Are energy decisions about energy?

Broers, W., Kemp, R., Vasseur, V., Abujidi, N., & Vroon, Z. (2018). 
In Behave 2018 : Book of Abstracts (pp. 72-73). Zurich: Winterthur : ZHAW Zürcher Hochschule für Angewandte Wissenschaften.

Research shows that buildings should use 80% less energy in 2050 to counter climate change and to reduce dependence on fossil fuels [1, 2]. To achieve this in the Netherlands, 75% of the Dutch houses should be renovated [3] with a pace of 300,000 houses each year [2]. This can be achieved by one-off energy renovation measures such as insulation, efficient heating and ventilation systems or renewable energy production. Despite the technical potential and widespread policies for supporting energy renovations [4], the energy renovation pace is not on schedule to meet the emission targets [5].

From a techno-economic perspective, a significant amount of research has been conducted on
energy renovations concerning private homeowners’ willingness, interest and motivation. These
studies have identified important factors and motivations which influence choices homeowners make about decisions concerning energy renovations. However, this research provides little insight into the context in which these choices are made, how they are experienced by the homeowners, and what their perceptions are on these experiences and choices. There is also little known about the role of advice from people in their social network or advice from professionals.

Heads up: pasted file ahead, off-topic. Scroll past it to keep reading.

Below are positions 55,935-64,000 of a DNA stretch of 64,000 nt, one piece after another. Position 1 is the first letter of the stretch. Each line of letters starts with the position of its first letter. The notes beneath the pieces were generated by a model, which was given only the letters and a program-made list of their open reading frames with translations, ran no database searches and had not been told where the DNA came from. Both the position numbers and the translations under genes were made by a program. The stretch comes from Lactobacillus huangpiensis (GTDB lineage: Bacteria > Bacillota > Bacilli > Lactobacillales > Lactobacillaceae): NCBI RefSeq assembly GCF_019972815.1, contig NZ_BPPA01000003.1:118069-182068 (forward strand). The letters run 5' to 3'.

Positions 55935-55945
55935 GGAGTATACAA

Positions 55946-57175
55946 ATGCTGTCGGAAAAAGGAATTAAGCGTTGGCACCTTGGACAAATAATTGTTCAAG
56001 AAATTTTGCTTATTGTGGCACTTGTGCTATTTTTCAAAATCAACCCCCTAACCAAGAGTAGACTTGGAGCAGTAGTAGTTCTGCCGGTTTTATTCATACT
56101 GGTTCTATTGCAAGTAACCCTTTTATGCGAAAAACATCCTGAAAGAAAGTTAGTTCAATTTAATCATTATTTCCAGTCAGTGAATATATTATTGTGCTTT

Regarding social science and psychology, research shows that individual behaviour towards pro-environmental behaviour depends on a large number of different factors such as norms and values, habits, experiences, knowledge, awareness and their context. Nevertheless, such studies are mainly focused on daily energy saving behaviour and not on high-impact one-off energy renovation measures.

A more comprehensive understanding is needed on how choices are made and what the
rational is behind them, one that goes beyond the economics of energy choices, awareness, attitudes and behavioural control. This understanding is required to make policy and market introduction of energy renovation products more effective [4]. Therefore, this research aims at developing an interdisciplinary socio-technical approach that goes beyond technology and individual behaviour but will also tackle the physical, economic and social context of homeowners.